Abstract: Local amenities are an important factor in the location choice of households. Heterogeneity in preferences of households tends to sort households over different locations which satisfy best their preferences given their constraints. In this paper, we analyze the effect of cultural heritage on the location choice of households using a residential sorting model. Cultural heritage is often a determining factor of the specific atmosphere of a location and is valued as such by its residents. Since the attractiveness of a residential location may be affected by amenities in the surrounding locations, spatial econometrics is used to deal with these interdependencies. Our model accounts for unobserved characteristics of locations, heterogeneity of households and spatial correlation between the observed (and unobserved) attractiveness of locations. The results show, for instance, that the willingness to pay of highly educated households to reside in municipalities close to a high concentration of cultural heritage is higher than other types of households.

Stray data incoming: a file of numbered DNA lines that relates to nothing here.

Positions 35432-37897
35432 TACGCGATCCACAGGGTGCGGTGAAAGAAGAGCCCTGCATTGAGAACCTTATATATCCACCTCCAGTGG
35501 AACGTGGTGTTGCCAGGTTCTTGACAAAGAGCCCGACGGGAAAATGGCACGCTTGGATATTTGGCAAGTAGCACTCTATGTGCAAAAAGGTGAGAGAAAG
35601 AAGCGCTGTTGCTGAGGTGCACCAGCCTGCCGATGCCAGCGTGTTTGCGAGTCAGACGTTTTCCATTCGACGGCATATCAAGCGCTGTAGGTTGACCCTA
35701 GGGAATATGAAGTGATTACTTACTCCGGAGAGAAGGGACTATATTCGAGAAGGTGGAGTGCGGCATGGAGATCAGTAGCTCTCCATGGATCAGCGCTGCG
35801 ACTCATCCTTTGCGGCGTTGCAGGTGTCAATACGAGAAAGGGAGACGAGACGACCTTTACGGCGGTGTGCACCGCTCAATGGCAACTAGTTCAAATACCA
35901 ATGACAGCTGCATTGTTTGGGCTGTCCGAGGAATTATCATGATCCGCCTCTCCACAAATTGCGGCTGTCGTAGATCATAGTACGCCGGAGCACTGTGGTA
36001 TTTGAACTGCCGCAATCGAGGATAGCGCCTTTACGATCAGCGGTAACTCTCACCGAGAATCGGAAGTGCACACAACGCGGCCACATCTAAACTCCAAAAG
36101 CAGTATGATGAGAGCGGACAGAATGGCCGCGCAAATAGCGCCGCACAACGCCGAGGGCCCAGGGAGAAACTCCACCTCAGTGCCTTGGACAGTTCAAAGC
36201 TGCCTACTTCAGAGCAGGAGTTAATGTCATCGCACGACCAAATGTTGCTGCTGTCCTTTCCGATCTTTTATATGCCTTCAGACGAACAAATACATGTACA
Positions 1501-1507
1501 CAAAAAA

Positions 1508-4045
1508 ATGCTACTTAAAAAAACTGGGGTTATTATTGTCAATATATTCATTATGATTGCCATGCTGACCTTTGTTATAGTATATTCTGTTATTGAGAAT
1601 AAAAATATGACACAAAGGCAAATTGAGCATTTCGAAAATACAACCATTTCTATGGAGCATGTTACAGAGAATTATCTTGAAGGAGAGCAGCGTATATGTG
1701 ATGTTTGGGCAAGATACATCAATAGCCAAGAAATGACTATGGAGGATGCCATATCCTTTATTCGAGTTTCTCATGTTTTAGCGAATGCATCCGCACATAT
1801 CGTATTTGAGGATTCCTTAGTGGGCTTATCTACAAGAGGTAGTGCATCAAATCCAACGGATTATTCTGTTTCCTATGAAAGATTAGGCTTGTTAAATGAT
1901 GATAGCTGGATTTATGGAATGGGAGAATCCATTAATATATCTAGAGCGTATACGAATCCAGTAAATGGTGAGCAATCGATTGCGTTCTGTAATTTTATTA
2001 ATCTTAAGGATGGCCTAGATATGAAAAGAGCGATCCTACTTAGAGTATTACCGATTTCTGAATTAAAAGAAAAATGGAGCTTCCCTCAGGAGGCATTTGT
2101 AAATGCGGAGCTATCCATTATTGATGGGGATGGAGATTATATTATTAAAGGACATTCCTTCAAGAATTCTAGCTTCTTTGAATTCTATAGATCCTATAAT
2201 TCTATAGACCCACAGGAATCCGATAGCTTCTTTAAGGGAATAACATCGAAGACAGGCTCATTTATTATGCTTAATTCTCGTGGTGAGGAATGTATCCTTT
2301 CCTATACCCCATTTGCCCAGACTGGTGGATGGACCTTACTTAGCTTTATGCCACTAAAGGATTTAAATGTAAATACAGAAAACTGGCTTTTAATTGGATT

Date: 2011–09
  3. By: Lasse Steiner; Lucian Schneider
    Abstract: The artistic labor market is marked by several adversities, such as low wages, above-average unemployment, and constrained underemployment. Nevertheless, it attracts many young people. The number of students exceeds the available jobs by far. A potential explanation for this puzzle is that artistic work might result in exceptionally high job satisfaction, a conjecture that has been mentioned at various times in the literature. We conduct the first direct empirical investigation of artists’ job satisfaction. The analysis is based on panel data from the German Socio-Economic Panel Survey (SOEP). Artists on average are found to be considerably more satisfied with their work than non-artists, a finding that corroborates the conjectures in the literature. Differences in income, working hours, and personality cannot account for the observed difference in job satisfaction. Partially, but not fully, the higher job satisfaction can be attributed to the higher self-employment rate among artists. Suggestive evidence is found that superior “procedural” characteristics of artistic work, such as increased variety and on-the-job learning, contribute to the difference in job satisfaction.
    Keywords: Job satisfaction, artists, work-preference, cultural economics